Yet I have also met collectors and donors who were passionate, enthusiastic, generous and well-meaning, and wealthy people who were kind and understanding. I have also met rich people who were genuinely philanthropic and devoted to improving their local community, who enjoyed supporting not only the arts but also homeless charities and children hospitals, who donated money to support victims of natural disasters or to environmental protection organizations, who got involved in progressive politics because they understood their money would be well-employed there, who made a point to support Planned Parenthood and the ACLU and to give more than small change to the homeless people they encountered, who gave to such unsexy causes as mental illness charities.
Some of these people no doubt are of the same kind whose donations paid for Molesworth's salary, and footed the bill for her exhibitions.

Whether she liked Grotjahn's or not, it would have been tactful and easy to just go to that meeting with him along with the junior curator and simply say, "so-and-so will curate your retrospective because I have too many obligations to be able to fully commit to it myself and your work deserves  full attention and support, but of course I will be at hand if any help is needed" and keep it at that. If I, Ms. Foot-in-her-mouth-incarnate, can come up with a sentence like this, I'm sure a woman as smart as Molesworth could have done much better, not even mentioning the career boost it could be for the junior curator to actually curate this retrospective in their own name –as a senior person, Molesworth's job is also to mentor less seasoned colleagues.
Whatever her own feelings for Grotjahn's work, her job as a senior curator would have been to placate him before the gala drama came to light and ask him to stick with it, pairing him with another co-honoree more in keeping with his wish for diversity –after all, the Hammer routinely honors two people for its gala, it's not an unusual proposition in itself.
This type of diplomatic stuff might be annoying, but it is not difficult. It doesn't demand enormous brain power or painful ethical contortions. One might not like Grotjahn's work, but if his chairing the gala can help raise enough money to support a more progressive, diverse programming, so be it. Any curator worth their salt know that blockbusters or mainstream exhibitions are necessary to get people through the door, as long as the programming isn't 100% crowdpleasers, and for this now Los Angeles has the Broad anyway.

Sturtevant, MOCA, 2015

From what transpires in these various, recent online articles, the main reason why Molesworth was fired was that her whole attitude toward both the top brass and her underlings was too harsh and abrasive, and that it interfered with the fundamentals of museum curating, where all your energy is focused in two directions: the collection, and the programing.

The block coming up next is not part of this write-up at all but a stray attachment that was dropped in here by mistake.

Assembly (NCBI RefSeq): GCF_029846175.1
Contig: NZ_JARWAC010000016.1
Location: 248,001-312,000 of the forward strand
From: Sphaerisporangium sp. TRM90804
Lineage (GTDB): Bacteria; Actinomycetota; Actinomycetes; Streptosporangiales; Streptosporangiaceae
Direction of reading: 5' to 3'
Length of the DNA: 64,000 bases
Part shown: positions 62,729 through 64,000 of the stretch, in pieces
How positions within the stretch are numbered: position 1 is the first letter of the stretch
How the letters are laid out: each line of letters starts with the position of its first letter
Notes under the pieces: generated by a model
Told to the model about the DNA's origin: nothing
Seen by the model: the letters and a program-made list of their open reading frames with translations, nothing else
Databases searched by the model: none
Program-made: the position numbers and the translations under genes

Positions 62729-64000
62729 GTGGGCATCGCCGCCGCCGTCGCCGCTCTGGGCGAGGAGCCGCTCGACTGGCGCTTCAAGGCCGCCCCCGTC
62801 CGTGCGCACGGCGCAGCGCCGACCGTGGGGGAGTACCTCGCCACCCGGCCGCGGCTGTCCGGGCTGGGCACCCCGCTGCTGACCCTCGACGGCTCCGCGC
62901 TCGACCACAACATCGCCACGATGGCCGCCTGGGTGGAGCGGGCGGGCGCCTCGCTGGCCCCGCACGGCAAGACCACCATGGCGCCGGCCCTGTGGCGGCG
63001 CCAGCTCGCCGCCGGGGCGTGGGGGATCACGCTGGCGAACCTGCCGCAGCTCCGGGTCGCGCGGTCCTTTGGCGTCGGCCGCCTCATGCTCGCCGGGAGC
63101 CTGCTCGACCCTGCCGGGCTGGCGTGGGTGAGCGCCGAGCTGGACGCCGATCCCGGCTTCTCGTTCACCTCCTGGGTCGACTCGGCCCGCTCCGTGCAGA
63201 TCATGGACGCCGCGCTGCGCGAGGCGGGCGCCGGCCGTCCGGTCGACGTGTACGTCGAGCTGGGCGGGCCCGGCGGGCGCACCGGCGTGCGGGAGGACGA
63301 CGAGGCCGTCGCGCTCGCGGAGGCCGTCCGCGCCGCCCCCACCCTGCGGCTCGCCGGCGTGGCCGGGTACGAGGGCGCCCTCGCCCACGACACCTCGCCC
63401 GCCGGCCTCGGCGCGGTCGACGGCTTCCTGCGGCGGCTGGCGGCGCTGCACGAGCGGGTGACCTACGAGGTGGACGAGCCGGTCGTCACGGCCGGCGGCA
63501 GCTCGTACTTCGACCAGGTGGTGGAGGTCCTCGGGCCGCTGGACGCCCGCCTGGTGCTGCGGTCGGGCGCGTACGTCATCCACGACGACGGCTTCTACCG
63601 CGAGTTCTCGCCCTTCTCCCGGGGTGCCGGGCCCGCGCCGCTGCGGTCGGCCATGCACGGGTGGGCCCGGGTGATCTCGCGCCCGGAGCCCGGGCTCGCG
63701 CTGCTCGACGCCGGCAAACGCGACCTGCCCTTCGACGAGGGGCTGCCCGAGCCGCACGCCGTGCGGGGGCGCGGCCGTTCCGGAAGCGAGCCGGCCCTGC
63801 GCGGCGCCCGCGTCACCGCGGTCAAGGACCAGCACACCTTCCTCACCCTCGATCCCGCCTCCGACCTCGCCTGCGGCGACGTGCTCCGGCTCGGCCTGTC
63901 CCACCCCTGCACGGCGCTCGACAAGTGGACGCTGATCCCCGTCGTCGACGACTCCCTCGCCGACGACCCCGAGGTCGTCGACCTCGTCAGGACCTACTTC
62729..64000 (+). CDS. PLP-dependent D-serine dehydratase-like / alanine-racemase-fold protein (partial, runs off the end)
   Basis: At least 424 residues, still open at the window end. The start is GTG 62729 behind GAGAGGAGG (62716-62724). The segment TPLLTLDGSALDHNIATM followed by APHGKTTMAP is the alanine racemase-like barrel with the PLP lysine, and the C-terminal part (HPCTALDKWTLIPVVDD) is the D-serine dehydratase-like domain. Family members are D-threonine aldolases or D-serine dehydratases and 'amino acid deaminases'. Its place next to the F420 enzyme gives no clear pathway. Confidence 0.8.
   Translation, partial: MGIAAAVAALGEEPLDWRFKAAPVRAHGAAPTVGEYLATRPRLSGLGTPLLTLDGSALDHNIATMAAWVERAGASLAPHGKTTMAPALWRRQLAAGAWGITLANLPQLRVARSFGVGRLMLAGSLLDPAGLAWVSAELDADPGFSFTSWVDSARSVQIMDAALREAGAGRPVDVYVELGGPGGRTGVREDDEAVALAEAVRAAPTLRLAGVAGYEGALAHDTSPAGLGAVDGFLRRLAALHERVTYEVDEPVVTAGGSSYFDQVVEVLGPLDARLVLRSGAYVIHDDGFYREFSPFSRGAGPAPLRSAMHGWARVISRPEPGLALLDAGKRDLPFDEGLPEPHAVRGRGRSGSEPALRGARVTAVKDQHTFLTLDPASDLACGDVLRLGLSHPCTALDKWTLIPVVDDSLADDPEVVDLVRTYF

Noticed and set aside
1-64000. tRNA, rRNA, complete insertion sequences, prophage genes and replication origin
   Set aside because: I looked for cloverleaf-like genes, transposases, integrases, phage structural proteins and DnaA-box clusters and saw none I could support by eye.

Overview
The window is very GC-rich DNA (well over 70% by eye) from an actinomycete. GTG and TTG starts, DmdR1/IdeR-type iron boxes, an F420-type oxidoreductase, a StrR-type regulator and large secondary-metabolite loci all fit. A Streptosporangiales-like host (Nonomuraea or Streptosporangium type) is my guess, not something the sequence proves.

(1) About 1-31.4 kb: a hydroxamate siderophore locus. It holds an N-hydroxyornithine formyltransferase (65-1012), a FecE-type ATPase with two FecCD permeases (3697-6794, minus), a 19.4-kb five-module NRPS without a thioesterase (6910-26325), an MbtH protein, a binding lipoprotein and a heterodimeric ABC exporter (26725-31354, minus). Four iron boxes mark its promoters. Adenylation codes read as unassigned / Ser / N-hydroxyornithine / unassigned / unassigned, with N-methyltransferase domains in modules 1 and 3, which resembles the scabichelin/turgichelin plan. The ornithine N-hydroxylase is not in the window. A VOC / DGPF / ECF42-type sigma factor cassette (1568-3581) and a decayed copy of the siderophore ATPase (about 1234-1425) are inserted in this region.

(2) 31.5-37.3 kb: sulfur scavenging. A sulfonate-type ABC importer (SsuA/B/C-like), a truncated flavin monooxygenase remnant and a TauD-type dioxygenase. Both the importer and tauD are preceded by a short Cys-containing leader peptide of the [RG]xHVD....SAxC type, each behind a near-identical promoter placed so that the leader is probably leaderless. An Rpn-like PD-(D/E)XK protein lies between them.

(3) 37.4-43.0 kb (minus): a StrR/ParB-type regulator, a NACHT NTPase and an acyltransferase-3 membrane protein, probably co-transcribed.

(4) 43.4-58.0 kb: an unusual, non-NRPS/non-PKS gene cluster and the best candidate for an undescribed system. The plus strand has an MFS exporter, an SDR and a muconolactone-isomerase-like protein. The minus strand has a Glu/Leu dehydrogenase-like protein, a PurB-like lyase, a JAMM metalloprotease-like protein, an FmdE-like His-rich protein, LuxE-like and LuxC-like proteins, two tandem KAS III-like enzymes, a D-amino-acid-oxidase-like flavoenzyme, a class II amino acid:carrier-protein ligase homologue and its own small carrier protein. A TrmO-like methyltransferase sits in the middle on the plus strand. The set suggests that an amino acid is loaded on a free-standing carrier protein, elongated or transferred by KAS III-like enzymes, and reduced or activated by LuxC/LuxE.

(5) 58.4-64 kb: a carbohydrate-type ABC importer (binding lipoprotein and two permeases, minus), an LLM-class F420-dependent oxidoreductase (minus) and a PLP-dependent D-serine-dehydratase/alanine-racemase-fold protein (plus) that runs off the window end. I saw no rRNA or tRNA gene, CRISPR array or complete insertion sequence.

Her attitude got in the way of her talent, and her talent couldn't save her from the realities of the job. Her refusal to do spectacular exhibitions is to her credit, intellectually speaking, but to survive a museum has to do blockbusters once in a while and for all the praise her Kerry James Marshall show has attracted and the slight spike in visitors, it can only pale in comparison to what the Broad does.
The Broad is obviously the elephant in the room in this story, as it sits across the street with its spectacular building and its blockbuster exhibitions and public programs: it's amazing what you can accomplish with a lot of money, right? 
Doubtless that for MOCA's Board of Trustees, they look at the beached whale on the other side of the road and wonder, why do they have Kusama and why cannot we have Kusama? If Molesworth had brought at least one Infinity Room to MOCA, she might have been forgiven all the quirks of her personality, her standing up donors, and the rest. As I said, it is to her credit that she hasn't given in to doing that kind of thing, yet people in LA remember that for all his faults, and God knows he was not an easy man to deal with, Schimmel did bring in spectacular harmless stuff that got people through the door, too, like the stoner show that was nothing but a giant carnival ride for adults. 
That failure to bring in blockbusters cannot rest squarely on Molesworth's shoulders in any case,  because Vergne is also responsible for the programming of his museum. As a director, his job is also to talk to other institutions and see what "take" shows he can bring in, even if he doesn't have the staff himself to originate such shows.

If you want to change your institution from within, the only way to do it is first of all to avoid alienating everyone who works there, because you need allies to effect change. 
Secondly, you need to understand its history, and its relation to the local context. Reading between the lines, it is entirely possible that with all the internal hoopla that happened under Molesworth and Vergne's tenure, Molesworth might have done some of Vergne's dirty work in getting rid of some historical staff. I wouldn't know, I wasn't there, but it's a relatively common situation when a new director takes over, however generally misguided. It is foolish to get rid of the institutional memory of a museum, especially when it is the head preparator who has overseen everything from digging new foundations for Richard Serra's sculptures, built a cascade for Robert Gober, to installing the sprawling, magnificent mess of the Whack! exhibition.